Faculty from Across the Country Join the Campaign for the Future of Higher Education


by Mary Ellen Flannery

Frustrated and alarmed by escalating student fees and class sizes, and the increasing exclusion of poor and minority students from higher education in America, this week hundreds of faculty from public campuses across the country joined a new Campaign for the Future of Higher Education.

Endorsed by the National Council of Higher Education, the higher-ed arm of the NEA, the campaign was formally launched in Washington, D.C. on May 17th – the 57th anniversary of the U.S. Supreme Court’s decision in Brown v. the Board of Education. That was no coincidence of the calendar, said California Faculty Association (CFA) president Lillian Taiz.

“The specific issues have morphed over time, but those of us in this campaign hear the echoes of those momentous issues arising today,” said Taiz to a packed house at the National Press Club and to faculty members listening in at 40 to 50 “watch parties” across the country. “Equality of access to quality higher education is under assault. Our campaign is about changing that direction.”

The loose coalition that kicked off the campaign include faculty from 21 states, including NEA affiliates like CFA, the United Faculty of Florida, the Community College Association in California, and New York’s United University Professions. They also were joined by student organizations, like the U.S. Student Organization.

All endorsed the campaign’s seven principles, which broadly espouse greater college affordability and accessibility, and increasing public investment in higher education. All decried the recent assaults on higher-ed by so-called reformers and lawmakers, saying faculty, students and community members must demand to be part of the decision-making around its future.

Too much of what has been happening in higher education is simply bad for students – and their country. Last year in California, for the first time ever, more than 200,000 students were turned away from community colleges, noted Ron Norton Reel, president of the state’s community college association. “This year, it’s likely we’ll turn away 400,000.”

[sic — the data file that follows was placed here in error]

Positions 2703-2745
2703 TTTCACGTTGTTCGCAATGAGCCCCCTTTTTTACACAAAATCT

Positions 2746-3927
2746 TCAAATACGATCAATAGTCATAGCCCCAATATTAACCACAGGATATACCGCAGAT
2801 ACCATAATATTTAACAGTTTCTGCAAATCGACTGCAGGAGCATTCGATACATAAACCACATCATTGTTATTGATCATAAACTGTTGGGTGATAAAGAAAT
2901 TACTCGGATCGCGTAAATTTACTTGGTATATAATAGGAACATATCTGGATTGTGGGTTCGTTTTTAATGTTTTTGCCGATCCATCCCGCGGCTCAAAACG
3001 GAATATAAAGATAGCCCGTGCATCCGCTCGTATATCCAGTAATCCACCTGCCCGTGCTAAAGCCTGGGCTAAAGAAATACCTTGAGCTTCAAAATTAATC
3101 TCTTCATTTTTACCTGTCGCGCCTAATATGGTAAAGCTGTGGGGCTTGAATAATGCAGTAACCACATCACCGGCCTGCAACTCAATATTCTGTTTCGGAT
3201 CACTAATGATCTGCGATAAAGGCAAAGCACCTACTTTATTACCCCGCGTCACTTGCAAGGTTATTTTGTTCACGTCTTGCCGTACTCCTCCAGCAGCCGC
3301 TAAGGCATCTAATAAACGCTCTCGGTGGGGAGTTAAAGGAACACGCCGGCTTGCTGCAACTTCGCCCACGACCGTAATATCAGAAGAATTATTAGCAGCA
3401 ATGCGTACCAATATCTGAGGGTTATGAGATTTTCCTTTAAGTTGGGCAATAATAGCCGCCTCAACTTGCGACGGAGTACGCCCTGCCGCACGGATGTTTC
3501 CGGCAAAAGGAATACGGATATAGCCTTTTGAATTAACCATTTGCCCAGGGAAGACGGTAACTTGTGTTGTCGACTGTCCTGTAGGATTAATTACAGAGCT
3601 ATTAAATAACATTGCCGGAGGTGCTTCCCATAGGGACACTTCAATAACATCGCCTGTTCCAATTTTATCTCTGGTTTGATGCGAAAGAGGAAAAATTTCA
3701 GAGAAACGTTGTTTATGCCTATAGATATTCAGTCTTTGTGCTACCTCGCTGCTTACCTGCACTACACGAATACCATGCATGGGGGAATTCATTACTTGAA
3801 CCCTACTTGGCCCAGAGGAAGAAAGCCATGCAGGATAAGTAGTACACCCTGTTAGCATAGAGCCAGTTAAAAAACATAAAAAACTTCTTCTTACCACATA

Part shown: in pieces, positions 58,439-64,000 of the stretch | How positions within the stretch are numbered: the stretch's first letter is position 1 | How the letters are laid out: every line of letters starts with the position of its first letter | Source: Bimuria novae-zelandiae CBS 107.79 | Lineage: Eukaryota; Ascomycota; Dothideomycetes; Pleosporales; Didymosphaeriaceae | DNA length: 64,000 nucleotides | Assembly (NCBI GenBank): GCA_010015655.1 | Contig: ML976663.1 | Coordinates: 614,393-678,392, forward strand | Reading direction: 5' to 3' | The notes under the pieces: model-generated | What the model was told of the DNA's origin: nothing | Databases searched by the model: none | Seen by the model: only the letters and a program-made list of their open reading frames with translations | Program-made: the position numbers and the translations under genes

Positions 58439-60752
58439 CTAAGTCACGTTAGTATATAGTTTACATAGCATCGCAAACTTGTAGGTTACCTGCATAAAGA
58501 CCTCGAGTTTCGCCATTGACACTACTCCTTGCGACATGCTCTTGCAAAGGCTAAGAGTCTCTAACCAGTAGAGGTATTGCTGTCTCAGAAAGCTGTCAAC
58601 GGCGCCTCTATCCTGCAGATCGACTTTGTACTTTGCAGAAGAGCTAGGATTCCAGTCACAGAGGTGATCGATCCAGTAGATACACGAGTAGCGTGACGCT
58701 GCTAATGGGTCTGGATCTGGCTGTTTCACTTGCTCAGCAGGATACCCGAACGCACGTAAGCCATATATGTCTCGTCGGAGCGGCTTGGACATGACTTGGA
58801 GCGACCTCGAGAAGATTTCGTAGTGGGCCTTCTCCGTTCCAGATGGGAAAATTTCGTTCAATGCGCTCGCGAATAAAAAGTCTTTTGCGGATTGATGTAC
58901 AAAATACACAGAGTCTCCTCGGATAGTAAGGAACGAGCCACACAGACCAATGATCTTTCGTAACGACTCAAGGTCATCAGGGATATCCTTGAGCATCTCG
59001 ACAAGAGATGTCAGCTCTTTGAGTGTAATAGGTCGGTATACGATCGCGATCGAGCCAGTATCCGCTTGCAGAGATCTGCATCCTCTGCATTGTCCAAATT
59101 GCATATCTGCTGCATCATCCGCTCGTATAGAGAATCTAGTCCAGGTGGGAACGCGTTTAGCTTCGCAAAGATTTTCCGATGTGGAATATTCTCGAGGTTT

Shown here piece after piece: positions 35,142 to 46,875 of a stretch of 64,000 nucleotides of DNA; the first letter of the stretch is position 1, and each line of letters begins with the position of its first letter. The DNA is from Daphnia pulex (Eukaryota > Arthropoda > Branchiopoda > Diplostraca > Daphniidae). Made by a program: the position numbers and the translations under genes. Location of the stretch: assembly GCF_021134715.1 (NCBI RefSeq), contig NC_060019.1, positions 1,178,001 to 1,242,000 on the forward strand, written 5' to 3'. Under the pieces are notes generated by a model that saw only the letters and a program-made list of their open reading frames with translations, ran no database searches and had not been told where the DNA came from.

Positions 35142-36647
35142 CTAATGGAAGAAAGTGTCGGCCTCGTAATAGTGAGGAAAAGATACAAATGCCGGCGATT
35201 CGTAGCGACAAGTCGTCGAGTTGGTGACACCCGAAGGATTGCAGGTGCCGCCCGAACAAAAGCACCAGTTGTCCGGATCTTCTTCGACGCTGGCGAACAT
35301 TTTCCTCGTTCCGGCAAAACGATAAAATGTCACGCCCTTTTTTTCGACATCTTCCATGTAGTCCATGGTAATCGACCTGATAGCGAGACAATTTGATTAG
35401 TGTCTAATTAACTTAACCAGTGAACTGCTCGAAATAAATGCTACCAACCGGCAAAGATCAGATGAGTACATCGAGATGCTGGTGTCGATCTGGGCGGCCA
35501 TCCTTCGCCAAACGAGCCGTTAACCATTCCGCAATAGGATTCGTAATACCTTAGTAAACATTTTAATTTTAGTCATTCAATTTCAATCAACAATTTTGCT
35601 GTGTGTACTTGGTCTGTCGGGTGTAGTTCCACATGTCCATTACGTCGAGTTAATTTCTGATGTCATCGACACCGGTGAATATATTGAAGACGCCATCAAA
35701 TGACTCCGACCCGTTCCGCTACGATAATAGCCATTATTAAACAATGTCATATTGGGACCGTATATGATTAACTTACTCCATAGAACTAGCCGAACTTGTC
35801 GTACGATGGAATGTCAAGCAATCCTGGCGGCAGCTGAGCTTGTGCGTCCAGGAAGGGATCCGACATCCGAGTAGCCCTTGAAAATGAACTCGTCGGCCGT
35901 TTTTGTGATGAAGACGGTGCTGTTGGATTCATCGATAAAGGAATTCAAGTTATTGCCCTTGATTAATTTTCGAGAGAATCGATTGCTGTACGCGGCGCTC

“To me, it’s unthinkable,” he said. “We are dimming the lights of our society.”

At UMass-Boston, political science professor Heike Schotten has seen her students struggling to attend classes while working two or three jobs to pay for ballooning tuition and fees, as the state has cut its support for its public colleges and universities. At the same time, just over the past six years, her classes have grown almost 50 percent bigger.

With those sizes, “I assign less reading. I am able to grade less writing. I offer less individualized help – and I let more struggling students fall through the cracks,” she admitted.

The campaign already has been successful in bringing together faculty from different states, which rarely get the opportunity to collaborate. Next, campaign leaders intend to set up a “virtual think tank,” which would provide research and resources that could lead to new legislation.

“Millions of ordinary Americans know that their children’s future – and our future as a society – depends on equal access to higher education, and we believe they are willing to work for that future,” said Barbara Bowen, president of the City University of New York’s union.

“This is a campaign in their name and in the name of every working person, every person of color, every new immigrant whose life has been transformed by the unmistakable experience of a real college education.”

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